Common Apps Teenagers Use for Cyberbullying
Teens are always on their phone, chatting away with friends in cyberspace using a number of social media apps. Parents are usually surprised at how many different ways kids can come up with to do basically the same thing. Teens like having different apps to chat with because each app may have a neat feature that others don’t, or they often turn to using apps that allow more privacy when texting close friends. Often, what parents don’t see are the many different ways that lots of these texting apps are used by cyberbullies to manipulate or harass someone to extreme measures. These apps can become tools for cyberbullies to use when attacking their victims.
Facebook and Twitter
These social media websites promote their free apps and most teens have these installed on their cell phones. The information they share is usually publicly visible for all of their friends. Parents can friend or follow their children so that they can be aware of what is shared publicly. However, these apps can allow for private messaging. Cyberbullies use these apps to publicly shame others and privately harass their victims. They can get others in on a taunt. If that’s not dangerous enough, these sites are known tools for cyberbullies who will steal identities and ruin reputations.
Whatsapp and Kik
These are popular texting apps which connect users to their cellphone numbers. In addition to texting, users can send cute smilie faces, photos and videos to each other privately. There are a number of chat apps which fall in this category. Viber, ChatON, Line and Fring are just some of the more popular names, but they all do about the same thing. Teens use these apps a lot because they can connect to a Wi-fi hotspot and chat extensively without worrying about going over on cellular minutes or data. Once a phone number is verified, teens can still use the app over Wi-fi, so they can still continue to chat long after the phone has been deactivated. The private nature of these apps can be dangerous, but generally speaking, a cyberbully victim will usually know who their attackers are.
Whisper and Streetchat
So-called confession apps, these apps allow users to post text and photos anonymously to anyone within a general location or group. This attracts teens who want to share secrets or confess their feelings without worrying about someone finding them out. What can happen here is a group of teens might gang up on someone once they find out a secret and repeatedly call them names or just provide an overwhelmingly negative experience. Taunts through these apps can get real personal. Teens who fall in love with reading confessions will often find themselves reading or seeing something they didn’t want to see.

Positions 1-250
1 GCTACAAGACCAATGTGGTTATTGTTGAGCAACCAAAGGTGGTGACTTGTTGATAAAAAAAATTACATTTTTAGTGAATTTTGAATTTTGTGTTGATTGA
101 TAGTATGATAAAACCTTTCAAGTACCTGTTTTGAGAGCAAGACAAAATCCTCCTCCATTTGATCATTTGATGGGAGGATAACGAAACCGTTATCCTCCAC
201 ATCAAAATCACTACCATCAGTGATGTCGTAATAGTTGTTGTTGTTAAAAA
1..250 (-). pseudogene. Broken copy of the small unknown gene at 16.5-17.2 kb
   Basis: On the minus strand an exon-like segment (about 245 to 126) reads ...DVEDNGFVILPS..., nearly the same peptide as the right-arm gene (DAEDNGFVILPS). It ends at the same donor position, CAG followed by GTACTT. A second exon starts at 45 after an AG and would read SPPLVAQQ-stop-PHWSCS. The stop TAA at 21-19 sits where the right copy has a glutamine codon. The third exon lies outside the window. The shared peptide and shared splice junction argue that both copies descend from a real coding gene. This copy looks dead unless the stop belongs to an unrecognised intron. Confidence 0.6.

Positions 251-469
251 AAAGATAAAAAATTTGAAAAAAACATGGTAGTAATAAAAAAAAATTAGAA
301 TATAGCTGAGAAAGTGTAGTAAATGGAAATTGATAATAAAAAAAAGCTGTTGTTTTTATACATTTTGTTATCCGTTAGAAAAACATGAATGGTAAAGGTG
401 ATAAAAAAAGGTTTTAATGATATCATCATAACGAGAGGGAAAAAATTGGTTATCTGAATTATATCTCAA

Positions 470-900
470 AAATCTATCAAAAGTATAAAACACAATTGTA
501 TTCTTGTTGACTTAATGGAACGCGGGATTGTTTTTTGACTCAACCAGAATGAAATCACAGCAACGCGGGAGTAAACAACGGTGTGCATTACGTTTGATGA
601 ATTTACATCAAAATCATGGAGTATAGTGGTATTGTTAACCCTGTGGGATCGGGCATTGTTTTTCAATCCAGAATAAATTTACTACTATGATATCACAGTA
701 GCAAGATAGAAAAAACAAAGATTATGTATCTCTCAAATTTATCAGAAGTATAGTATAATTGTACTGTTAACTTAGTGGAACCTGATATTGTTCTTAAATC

Similar to a confession app, Ask.fm allows users to ask questions and receive answers anonymously. This program links in with each user’s Facebook or Twitter account and will show questions and answers from other unknown users who are in their social networks. This service can turn into torture when a group of teens repeatedly pick on someone with rude questions, insults or threats. Things can get pretty ugly and since it is tied into such popular media sites, it becomes even more hurtful knowing that it could be the ones closest to you who are doing the most harm.
No matter the social medium, there will always be a way for bullies to find a way to intimidate, harass or extort from others. Because apps are not necessarily tied to the cellphone carrier themselves, bullies use apps as a way to try and bypass detection or leaving reliable trails. Teens should learn to remove themselves from the hostile situations when possible, and remove apps that are not providing positive emotional feedback. Things that are shared online can have lasting effects. Parents should be aware of the apps on their teenagers’ phones, how they are being used and how they can be used the wrong way. By using smartphone monitoring software, parents can keep reliable logs, print them out and address situations before they get out of control.